UConn's Calhoun should go out on his own terms
Jim Calhoun and Lute Olson are both Hall of Famers who have national titles on their résumé and built national powerhouses basically from scratch.
There are plenty of similarities between the two coaches, but one Calhoun doesn’t need to add to his résumé is the manner in which he concludes his lengthy and successful career.
Calhoun, 67, is on an indefinite leave of absence due to undisclosed health issues.
The UConn head coach has battled prostate and skin cancer, broke multiple ribs in a bike accident and even missed an NCAA tournament game last March due to health reasons.
Now, he has stepped away from his team.
Olson, the former Arizona coach, was in his early 70s when his career started to spiral. He missed the entire 2007-08 campaign and was set to come back last season before abruptly announcing his retirement just prior to the start of the year.
I don’t know all the specifics of Calhoun’s latest health issues. The word from the UConn camp is that it’s not cancer or cardiac-related, and there doesn’t appear to be any panic among the coaching staff and players.
He could return for Saturday’s game against Texas.
Or he could miss the remainder of the season.
“We really don’t know how long it’ll be,” UConn sophomore guard Kemba Walker said following Wednesday night’s 75-59 victory against St. John’s. “But he’s a fighter.”
What I do know that this Hall of Fame coach deserves a better fate than the last one who went out.
“The advice I’d give to Jim is to listen to your doctor,” Olson said on Wednesday night from his home in Tucson. “Sometimes we get to the point where we think we’re beyond it and we think we’re fine.”
Calhoun and Olson’s situations are different.
Olson’s private life became public with a bitter divorce from his second wife. His coaching status was far more uncertain with him taking the one-year hiatus. He finally called it a career after he was found to have suffered a minor stroke about eight months prior to him announcing his retirement.
Calhoun’s been far more open about his health issues, and while some questioned whether Olson was starting to slow down mentally, Calhoun is as sharp as ever.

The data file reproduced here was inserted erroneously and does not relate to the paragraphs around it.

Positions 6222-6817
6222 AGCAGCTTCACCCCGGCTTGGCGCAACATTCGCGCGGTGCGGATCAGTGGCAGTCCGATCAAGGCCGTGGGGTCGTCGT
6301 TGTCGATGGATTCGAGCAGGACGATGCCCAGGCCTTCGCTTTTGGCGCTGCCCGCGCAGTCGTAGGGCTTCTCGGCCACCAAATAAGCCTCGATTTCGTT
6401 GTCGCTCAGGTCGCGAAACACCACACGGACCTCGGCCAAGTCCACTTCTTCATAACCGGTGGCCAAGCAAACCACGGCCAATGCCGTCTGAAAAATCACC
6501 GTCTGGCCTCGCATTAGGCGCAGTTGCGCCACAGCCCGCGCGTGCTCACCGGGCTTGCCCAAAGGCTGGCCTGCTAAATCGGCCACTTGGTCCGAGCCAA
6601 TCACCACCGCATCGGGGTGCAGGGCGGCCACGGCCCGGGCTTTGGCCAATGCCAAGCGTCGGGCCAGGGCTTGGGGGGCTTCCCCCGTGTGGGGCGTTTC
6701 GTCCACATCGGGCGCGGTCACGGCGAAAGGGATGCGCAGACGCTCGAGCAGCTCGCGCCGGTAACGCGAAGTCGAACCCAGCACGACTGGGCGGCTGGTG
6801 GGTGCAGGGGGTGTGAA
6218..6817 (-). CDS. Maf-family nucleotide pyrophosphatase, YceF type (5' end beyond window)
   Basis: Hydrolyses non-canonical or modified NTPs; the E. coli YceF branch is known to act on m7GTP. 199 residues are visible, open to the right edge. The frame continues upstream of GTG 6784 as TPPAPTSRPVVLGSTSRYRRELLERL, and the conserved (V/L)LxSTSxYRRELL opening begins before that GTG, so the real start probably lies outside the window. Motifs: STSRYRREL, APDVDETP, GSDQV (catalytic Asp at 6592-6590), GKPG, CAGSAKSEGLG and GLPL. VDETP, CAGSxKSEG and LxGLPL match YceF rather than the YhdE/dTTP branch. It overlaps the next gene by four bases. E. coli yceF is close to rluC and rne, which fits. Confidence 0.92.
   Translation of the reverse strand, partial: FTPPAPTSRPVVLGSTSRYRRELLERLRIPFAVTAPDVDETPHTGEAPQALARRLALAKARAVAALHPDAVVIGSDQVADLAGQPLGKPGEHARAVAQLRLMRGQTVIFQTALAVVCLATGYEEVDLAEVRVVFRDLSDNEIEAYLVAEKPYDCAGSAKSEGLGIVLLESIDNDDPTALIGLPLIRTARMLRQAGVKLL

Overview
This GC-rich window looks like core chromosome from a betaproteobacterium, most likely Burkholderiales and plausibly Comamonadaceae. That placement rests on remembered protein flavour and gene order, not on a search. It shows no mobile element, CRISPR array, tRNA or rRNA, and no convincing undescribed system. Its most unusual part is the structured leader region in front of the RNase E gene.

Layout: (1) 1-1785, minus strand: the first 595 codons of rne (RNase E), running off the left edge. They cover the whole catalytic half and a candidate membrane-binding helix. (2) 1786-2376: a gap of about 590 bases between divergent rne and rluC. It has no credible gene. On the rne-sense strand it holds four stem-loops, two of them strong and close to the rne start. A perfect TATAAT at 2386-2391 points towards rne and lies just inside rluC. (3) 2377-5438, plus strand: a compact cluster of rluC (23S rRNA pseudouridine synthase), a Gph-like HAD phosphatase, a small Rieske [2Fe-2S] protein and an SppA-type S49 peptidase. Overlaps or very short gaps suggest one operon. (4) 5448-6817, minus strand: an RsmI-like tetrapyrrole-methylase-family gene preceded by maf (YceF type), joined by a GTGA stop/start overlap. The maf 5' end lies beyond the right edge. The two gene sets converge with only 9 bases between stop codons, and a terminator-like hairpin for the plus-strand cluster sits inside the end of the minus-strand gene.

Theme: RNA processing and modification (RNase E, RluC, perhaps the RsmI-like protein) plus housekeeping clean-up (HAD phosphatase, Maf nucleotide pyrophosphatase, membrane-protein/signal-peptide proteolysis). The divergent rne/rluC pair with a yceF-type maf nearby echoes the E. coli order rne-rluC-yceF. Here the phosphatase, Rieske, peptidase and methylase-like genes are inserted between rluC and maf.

But both men are stubborn.
“With me, it finally got to the point where my doctor and cardiologist said you can’t continue to put yourself under this kind of stress,” Olson said. “The doctors know what they’re talking about. His health after coaching is more important than what he recognizes. It was hard for me to give it up, too.”
Calhoun is in his 38th season, his 24th in Storrs. He has won 816 games in his distinguished career that began in 1972 at Northeastern University.
He’s been to three Final Four and won a pair of national titles in 1999 and 2004.
There’s truly nothing left for him to accomplish, and it’s not as if the Huskies are positioned to win another title and he can go out with a parade in Storrs, anyway.
The current team, the one that snapped a three-game losing streak Wednesday night against St. John’s with acting coach George Blaney on the sidelines, still doesn’t possess a win over a lock NCAA tournament team — and it’s already Jan. 20.
The Huskies will lose arguably its top two players, Jerome Dyson and Stanley Robinson, and in all likelihood (unless they land a big-time point guard) won’t welcome in a stellar recruiting class next fall.
Olson didn’t ever yearn for the farewell tour but said he regrets not going out on his own terms.
“The doctor said he needs a break at this point, and the doctor will know when the right time is to step back in,” Olson said.
Blaney said that Calhoun told him Tuesday that he was finally going to heed his doctor’s advice.
Calhoun admitted he considered retiring after UConn’s Final Four run last March. There were allegations of recruiting violations, and now come more health issues.
It’ll give opposing schools added ammunition to hammer UConn in recruiting circles. That’s a major reason why new Arizona coach Sean Miller is struggling in his first season in Tucson. He doesn’t have enough players because of the uncertainty surrounding Olson towards the end of his tenure.
For now, Calhoun is in a holding pattern while health issues continue to arise.
“I thought I could coach well into my late 70s,” Olson said.
Olson was wrong.
Let’s hope it ends differently for Calhoun.